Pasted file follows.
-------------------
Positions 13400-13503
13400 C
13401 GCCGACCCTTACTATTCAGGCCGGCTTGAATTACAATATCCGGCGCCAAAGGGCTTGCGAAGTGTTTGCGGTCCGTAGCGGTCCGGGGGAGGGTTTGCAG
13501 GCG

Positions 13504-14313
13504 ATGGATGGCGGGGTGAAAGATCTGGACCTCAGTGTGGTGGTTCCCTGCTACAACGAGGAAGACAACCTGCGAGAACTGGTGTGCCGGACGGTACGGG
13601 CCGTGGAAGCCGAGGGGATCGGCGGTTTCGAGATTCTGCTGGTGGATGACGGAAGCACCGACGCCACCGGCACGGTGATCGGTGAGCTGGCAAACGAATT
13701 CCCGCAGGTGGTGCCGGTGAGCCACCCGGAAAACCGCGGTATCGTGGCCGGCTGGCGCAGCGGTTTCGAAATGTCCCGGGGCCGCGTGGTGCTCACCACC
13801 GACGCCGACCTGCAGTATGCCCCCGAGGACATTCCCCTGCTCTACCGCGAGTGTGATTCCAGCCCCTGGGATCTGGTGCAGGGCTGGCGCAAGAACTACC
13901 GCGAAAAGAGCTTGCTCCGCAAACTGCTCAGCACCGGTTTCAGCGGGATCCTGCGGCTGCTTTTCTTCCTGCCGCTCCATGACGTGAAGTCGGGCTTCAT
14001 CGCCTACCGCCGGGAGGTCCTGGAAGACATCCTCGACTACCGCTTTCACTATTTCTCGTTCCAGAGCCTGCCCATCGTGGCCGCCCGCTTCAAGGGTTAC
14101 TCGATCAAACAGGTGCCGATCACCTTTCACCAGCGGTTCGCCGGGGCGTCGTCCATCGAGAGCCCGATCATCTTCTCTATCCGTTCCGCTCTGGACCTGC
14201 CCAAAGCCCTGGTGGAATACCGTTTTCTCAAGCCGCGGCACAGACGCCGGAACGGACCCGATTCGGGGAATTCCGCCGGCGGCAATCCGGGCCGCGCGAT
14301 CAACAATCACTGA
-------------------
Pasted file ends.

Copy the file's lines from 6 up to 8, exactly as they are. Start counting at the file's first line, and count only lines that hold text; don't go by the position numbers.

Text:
13504 ATGGATGGCGGGGTGAAAGATCTGGACCTCAGTGTGGTGGTTCCCTGCTACAACGAGGAAGACAACCTGCGAGAACTGGTGTGCCGGACGGTACGGG
13601 CCGTGGAAGCCGAGGGGATCGGCGGTTTCGAGATTCTGCTGGTGGATGACGGAAGCACCGACGCCACCGGCACGGTGATCGGTGAGCTGGCAAACGAATT
13701 CCCGCAGGTGGTGCCGGTGAGCCACCCGGAAAACCGCGGTATCGTGGCCGGCTGGCGCAGCGGTTTCGAAATGTCCCGGGGCCGCGTGGTGCTCACCACC